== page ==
“Shooting an Elephant” by George Orwell
Eric A. Blair, better known as George Orwell, is today best known for his last two novels, the anti-totalitarian works Animal Farm and 1984. He was also an accomplished and experienced essayist, writing on topics as diverse as anti-Semitism in England, Rudyard Kipling, Salvador Dali, and nationalism.¹
Among his most powerful essays is the 1931 autobiographical essay “Shooting an Elephant,” which Orwell based on his experience as a police officer in colonial Burma.
It’s often found in “Best of” anthologies, and can be read on several different levels.
Please share your observations after reading Orwell’s essay- we’d love to hear from you.
You can read Orwell’s essay here.
A point for discussion one might find worthwhile is the difference between connotation and denotation in “Shooting an Elephant.”
Connotation and Denotation
Denotative meanings are generally the literal meaning of the word, while connotative meanings are the “coloring” attached to words beyond their literal meaning. For example, the “army of people” Orwell refers to in his essay bring to mind not only a large group of people, but also a military and oppositional force. Explain the connotative and denotative meanings of the following words or phrases using this organizational chart.²
Another point for discussion . . . saving face
What is the process of saving face? Read and discuss this passage from Orwell’s essay:
It was perfectly clear to me what I ought to do. I ought to walk up to within, say, twenty-five yards of the elephant and test his behavior. If he charged, I could shoot; if he took no notice of me, it would be safe to leave him until the mahout came back. But also I knew that I was going to do no such thing. I was a poor shot with a rifle and the ground was soft mud into which one would sink at every step. If the elephant charged and I missed him, I should have about as much chance as a toad under a steam-roller. But even then I was not thinking particularly of my own skin, only the watchful yellow faces behind. For at that moment, with the crowd watching me, I was not afraid in the ordinary sense, as I would have been if I had been alone … The sole thought in my mind was that if anything went wrong those two thousand Burmans would see me pursued, caught, trampled on and reduced to a grinning corpse like that Indian up the hill. And if that happened it was quite probably that some of them would laugh. That would never do.
“Why I Write” by George Orwell
Looking for a reading pairing for our week of Orwell? Have a look at his essay, “Why I Write.”
On video . . .
Here’s a worthwhile Book TV interview about Orwell with astute literary critic Christopher Hitchens and author/editor George Packer.
For Further Reading:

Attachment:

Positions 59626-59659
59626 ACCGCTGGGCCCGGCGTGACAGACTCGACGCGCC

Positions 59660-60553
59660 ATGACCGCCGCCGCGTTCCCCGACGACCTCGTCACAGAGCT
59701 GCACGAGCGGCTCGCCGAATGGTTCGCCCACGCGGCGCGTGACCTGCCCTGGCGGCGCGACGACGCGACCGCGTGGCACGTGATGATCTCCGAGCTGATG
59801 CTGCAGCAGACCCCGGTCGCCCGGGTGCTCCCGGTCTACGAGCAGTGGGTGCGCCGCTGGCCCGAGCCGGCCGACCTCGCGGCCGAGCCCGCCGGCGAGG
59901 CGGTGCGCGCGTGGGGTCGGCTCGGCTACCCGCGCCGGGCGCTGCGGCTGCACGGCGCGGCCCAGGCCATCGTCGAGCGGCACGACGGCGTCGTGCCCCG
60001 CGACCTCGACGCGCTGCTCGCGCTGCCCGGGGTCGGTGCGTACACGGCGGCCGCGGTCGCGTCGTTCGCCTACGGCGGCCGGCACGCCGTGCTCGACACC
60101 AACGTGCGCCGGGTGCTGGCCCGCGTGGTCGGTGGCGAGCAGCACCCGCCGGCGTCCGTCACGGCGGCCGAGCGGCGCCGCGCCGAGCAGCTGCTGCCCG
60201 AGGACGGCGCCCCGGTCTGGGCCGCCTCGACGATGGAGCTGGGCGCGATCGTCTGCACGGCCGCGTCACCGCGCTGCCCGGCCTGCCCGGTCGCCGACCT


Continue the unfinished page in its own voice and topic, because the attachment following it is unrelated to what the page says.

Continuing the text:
George Packer’s seminal collections of Orwell’s essays
George Orwell was first and foremost an essayist, producing throughout his life an extraordinary array of short nonfiction that reflected–and illuminated–the fraught times in which he lived. “As soon as he began to write something,” comments George Packer in his foreword, “it was as natural for Orwell to propose, generalize, qualify, argue, judge–in short, to think–as it was for Yeats to versify or Dickens to invent.”
Facing Unpleasant Facts charts Orwell’s development as a master of the narrative-essay form and unites such classics as “Shooting an Elephant” with lesser-known journalism and passages from his wartime diary. Whether detailing the horrors of Orwell’s boyhood in an English boarding school or bringing to life the sights, sounds, and smells of the Spanish Civil War, these essays weave together the personal and the political in an unmistakable style that is at once plainspoken and brilliantly complex.
As a critic, George Orwell cast a wide net. Equally at home discussing Charles Dickens and Charlie Chaplin, he moved back and forth across the porous borders between essay and journalism, high art and low. A frequent commentator on literature, language, film, and drama throughout his career, Orwell turned increasingly to the critical essay in the 1940s, when his most important experiences were behind him and some of his most incisive writing lay ahead. All Art Is Propaganda follows Orwell as he demonstrates in piece after piece how intent analysis of a work or body of work gives rise to trenchant aesthetic and philosophical commentary. With masterpieces such as “Politics and the English Language” and “Rudyard Kipling” and gems such as “Good Bad Books,” here is an unrivaled education in, as George Packer puts it, “how to be interesting, line after line.”³
. . .A bit about George Orwell . . .
Eric Arthur Blair (25 June 1903 – 21 January 1950),better known by his pen name George Orwell, was an English novelist, essayist, journalist, and critic. His work is marked by lucid prose, awareness of social injustice, opposition to totalitarianism, and outspoken support of democratic socialism.
Orwell wrote literary criticism, poetry, fiction, and polemical journalism. He is best known for the allegorical novella Animal Farm (1945) and the dystopian novel Nineteen Eighty-Four (1949). His non-fiction works, including The Road to Wigan Pier (1937), documenting his experience of working class life in the north of England, and Homage to Catalonia (1938), an account of his experiences in the Spanish Civil War, are widely acclaimed, as are his essays on politics, literature, language, and culture. In 2008, The Times ranked him second on a list of “The 50 greatest British writers since 1945”.
Orwell’s work continues to influence popular and political culture, and the term Orwellian – descriptive of totalitarian or authoritarian social practices – has entered the language together with many of his neologisms, including Big Brother, Thought Police, Room 101, memory hole, newspeak, doublethink, proles, unperson, and thoughtcrime.
¹From the National Endowment for the Humanities.